Farm subsidy row picks steam
London, June 15:
The EU and the US are paying out billions of pounds in secret subsidies to their farmers as they exploit every available loophole to avoid real concessions to the developing world in the current round of global trade talks, Oxfam said today.
In a report designed to put pressure on rich western countries in the buildup to next month’s G8 summit at Gleneagles, Scotland, the campaign group accused Washington and Brussels
of using creative accounting and the ‘Enronisation’ of their accounts to continue with their protectionist regimes.
“The EU and the US are cheating on the poor,” said Liz Stuart, author of the report, “They are telling poor countries that they have to open their markets in return for cuts in farm subsidies in the west but in reality they are cooking the books with devastating consequences for the poor.”
The current round of trade liberalisation talks commit the EU and the US to cut back on export subsidies, which allow the west to dump its excess agricultural produce at bargain-basement prices in the rest of the world. Oxfam said, however, that the US and the EU were using the rules of the World Trade Organisation (WTO) to disguise the real level of their payments to farmers.
The US was paying 200 times more in export support than it declared, while the EU is paying four times more. The proposals being discussed in Geneva in an attempt to secure a trade deal by the end of the year would result in the EU being able to increase spending on trade-distorting subsidies by around 20 billion sterling pounds a year, and the US by 5 billion sterling pounds.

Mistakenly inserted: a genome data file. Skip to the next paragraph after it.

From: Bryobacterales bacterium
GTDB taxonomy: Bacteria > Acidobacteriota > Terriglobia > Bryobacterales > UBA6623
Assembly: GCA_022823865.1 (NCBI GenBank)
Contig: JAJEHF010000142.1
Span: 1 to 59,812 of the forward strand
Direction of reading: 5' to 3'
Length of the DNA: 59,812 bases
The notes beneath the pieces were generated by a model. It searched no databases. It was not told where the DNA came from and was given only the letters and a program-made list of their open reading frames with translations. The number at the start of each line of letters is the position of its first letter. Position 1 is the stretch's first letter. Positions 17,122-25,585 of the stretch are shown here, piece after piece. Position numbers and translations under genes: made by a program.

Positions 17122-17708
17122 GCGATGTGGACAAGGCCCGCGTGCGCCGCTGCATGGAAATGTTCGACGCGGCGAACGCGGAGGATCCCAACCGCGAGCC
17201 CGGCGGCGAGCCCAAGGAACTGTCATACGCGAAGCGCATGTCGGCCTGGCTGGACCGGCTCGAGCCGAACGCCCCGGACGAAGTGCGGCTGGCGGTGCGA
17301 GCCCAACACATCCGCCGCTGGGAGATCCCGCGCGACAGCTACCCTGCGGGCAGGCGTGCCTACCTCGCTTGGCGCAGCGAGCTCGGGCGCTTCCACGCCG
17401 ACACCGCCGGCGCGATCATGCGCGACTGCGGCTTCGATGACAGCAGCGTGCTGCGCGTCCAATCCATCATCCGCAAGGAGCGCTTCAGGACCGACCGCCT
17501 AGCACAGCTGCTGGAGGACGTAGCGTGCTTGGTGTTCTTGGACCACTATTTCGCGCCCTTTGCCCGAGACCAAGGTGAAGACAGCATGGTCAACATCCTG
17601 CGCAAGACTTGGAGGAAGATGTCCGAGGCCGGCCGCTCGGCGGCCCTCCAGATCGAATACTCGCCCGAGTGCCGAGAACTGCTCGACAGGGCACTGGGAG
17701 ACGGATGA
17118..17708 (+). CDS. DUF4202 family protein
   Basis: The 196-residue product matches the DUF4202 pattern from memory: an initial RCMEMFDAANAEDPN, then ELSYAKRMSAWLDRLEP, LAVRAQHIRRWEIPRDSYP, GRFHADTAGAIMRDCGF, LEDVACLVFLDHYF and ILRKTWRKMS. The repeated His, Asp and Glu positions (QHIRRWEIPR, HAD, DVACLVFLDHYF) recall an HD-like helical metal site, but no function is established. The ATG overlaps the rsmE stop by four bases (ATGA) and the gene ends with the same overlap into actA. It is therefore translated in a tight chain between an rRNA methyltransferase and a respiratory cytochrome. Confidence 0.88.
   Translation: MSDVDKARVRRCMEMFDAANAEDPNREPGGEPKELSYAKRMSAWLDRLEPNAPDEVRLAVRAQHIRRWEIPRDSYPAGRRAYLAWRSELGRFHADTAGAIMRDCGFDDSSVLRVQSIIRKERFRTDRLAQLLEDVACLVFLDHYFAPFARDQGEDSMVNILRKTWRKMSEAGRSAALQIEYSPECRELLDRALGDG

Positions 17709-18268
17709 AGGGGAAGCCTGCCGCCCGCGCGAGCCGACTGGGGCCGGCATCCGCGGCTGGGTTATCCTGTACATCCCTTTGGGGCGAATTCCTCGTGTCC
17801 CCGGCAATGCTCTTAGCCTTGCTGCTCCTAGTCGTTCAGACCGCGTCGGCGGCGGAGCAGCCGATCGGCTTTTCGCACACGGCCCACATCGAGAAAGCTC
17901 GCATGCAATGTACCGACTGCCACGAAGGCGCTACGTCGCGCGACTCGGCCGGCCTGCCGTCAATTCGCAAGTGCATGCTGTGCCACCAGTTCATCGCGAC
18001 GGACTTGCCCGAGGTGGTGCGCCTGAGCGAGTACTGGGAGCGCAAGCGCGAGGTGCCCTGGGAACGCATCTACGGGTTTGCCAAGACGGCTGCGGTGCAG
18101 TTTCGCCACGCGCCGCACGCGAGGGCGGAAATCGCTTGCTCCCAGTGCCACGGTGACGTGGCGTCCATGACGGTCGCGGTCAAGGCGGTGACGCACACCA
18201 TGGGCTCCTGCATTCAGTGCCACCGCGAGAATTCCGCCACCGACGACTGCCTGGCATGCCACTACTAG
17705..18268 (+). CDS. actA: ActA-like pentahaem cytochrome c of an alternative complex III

“Aid and debt are essential, but without the vital third leg of the stool - trade - we won’t get poverty reduction in Africa. This is the Enronisation of the Doha round of trade negotiations. Rich countries have used creative accounting to cheat poor countries into giving up their market access in return for nothing,” Stuart said.
The Oxfam report came at a sensitive time, with the future of Europe’s common agricultural policy at the centre of talks in Paris between Tony Blair and Jacques Chirac.
The prime minister sought to fend off French calls for a reduction in Britain’s EU rebate by demanding big cuts in the subsidies paid to French farmers.
According to Oxfam, however, any cuts in export subsidy offered by the EU and US in the trade negotiations will be more than matched by increases in domestic support for farmers which would have the same distorting effect on trade, and harm poor countries.
According to Oxfam’s report, A Round for Free, rich countries have been redefining rather than reducing subsidies at the WTO. As a result, overall farm support in developed countries has not changed since 1986, and still stands at over $250 billion per year in real terms.